To be honest, post-game interviews do not really matter, right? Coaches select a bunch of phrases from their repertoire, only deciding which to pick based on whether they got the win or not. Not too many insights to gather, and, who reads those statements by the coaches from their press conferences? Yet this short article is about post-game interviews by coaches in the Basketball Euroleague (Europe’s best cross-country competition). How comes so? I argue, that while the single interview (i.e. released as a press statement) you may likely not read, reading all interviews from the past ten seasons might be more interesting. Maybe there are larger-scale patterns? What are the most common words or phrases? How do coaches differ in their language? How do post-game interview language differ based on whether your team won or lost? To try answering all of these questions, I scraped data of post-game interviews from the Basketball Euroleague website. In total, 4641 post-game statements: 496781 words. While this would take days to be read, computational text analysis does it within seconds, remembers every word, and can provide me descriptive insights on the questions sketched above, and more. The dataset I created (that is available here) then contains variables on the coach, the team, whether the game was won or lost and by what margin, the season, the round (regular season gameday, playoffs, Final Four), and the interview statement itself.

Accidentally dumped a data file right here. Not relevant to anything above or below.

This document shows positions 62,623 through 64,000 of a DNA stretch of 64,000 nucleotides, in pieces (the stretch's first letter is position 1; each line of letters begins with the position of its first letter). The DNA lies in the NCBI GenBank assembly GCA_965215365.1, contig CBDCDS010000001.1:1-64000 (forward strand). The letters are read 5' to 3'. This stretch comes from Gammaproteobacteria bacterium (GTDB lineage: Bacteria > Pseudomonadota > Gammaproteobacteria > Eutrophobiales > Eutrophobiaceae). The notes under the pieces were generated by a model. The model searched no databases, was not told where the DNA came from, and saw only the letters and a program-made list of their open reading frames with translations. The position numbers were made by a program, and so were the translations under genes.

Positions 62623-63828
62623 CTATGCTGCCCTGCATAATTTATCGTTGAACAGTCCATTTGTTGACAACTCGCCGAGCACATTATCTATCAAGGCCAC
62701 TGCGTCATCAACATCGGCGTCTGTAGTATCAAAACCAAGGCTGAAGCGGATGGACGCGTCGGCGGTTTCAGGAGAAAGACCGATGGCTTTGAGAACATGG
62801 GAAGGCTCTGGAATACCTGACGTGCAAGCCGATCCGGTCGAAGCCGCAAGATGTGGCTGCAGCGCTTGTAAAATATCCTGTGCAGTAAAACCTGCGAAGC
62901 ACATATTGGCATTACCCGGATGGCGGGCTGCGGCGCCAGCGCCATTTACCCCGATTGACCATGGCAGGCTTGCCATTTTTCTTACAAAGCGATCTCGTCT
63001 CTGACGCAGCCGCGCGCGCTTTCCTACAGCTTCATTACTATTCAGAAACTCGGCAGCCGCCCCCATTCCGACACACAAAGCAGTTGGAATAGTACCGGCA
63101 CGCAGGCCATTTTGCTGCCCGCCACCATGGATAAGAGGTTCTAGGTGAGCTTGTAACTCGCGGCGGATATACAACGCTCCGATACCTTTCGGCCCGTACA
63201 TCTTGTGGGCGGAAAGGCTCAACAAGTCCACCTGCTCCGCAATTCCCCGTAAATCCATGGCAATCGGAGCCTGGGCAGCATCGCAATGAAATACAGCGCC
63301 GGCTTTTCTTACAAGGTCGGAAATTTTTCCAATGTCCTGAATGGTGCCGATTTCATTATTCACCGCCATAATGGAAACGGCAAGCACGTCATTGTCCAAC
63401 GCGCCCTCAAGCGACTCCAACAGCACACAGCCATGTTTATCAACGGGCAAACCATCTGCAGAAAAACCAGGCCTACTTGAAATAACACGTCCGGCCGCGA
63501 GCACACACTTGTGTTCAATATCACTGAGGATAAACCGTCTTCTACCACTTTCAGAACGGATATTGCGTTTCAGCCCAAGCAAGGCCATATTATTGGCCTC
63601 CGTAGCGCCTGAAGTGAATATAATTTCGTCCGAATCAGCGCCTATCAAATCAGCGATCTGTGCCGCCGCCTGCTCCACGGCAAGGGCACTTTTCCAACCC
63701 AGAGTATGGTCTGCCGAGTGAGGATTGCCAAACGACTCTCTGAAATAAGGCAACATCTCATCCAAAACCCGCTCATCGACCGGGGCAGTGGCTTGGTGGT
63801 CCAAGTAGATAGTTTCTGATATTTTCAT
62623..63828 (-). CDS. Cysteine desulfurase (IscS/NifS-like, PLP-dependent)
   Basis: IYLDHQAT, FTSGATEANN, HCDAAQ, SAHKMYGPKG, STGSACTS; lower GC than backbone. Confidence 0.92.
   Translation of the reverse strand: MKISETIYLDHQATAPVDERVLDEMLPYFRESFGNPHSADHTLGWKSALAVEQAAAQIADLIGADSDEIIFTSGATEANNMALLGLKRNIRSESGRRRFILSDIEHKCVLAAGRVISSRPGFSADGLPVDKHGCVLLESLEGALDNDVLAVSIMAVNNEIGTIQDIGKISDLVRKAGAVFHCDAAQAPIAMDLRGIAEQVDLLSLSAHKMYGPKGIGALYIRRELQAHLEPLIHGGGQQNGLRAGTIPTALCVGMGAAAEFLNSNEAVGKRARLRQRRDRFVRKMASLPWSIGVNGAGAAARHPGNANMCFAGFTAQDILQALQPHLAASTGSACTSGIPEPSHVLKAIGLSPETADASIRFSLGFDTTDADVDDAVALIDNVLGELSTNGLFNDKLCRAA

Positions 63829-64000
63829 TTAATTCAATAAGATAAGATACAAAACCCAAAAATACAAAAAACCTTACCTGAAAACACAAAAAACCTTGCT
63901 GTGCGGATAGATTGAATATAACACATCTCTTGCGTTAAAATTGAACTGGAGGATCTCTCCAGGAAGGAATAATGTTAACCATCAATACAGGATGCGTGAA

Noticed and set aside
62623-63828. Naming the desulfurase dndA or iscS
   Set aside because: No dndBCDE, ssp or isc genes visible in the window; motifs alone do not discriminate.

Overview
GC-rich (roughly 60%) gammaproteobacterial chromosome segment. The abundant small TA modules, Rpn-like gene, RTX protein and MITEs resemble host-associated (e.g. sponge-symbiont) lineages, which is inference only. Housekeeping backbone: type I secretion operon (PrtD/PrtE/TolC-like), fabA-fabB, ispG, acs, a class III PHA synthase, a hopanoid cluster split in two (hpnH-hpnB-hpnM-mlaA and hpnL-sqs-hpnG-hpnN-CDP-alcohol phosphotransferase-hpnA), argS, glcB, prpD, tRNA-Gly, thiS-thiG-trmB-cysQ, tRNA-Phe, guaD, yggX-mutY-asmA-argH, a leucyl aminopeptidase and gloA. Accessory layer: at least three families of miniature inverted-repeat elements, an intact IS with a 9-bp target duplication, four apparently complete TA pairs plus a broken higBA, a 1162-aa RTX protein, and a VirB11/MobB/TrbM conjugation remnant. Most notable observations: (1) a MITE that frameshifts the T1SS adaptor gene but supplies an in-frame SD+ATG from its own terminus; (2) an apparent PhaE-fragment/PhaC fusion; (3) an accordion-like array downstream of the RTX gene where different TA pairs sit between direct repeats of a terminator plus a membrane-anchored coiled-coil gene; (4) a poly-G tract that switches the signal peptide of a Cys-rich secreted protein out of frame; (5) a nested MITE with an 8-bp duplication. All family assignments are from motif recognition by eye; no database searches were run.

Within the following sections, I will descriptively cover some of the aspects and questions I sketched out above in more of an exploratory data analysis. To do so, simple word-frequency counting, sentiment analysis as well as (tf-idf) are applied. To start things out, let’s count some words…

Common words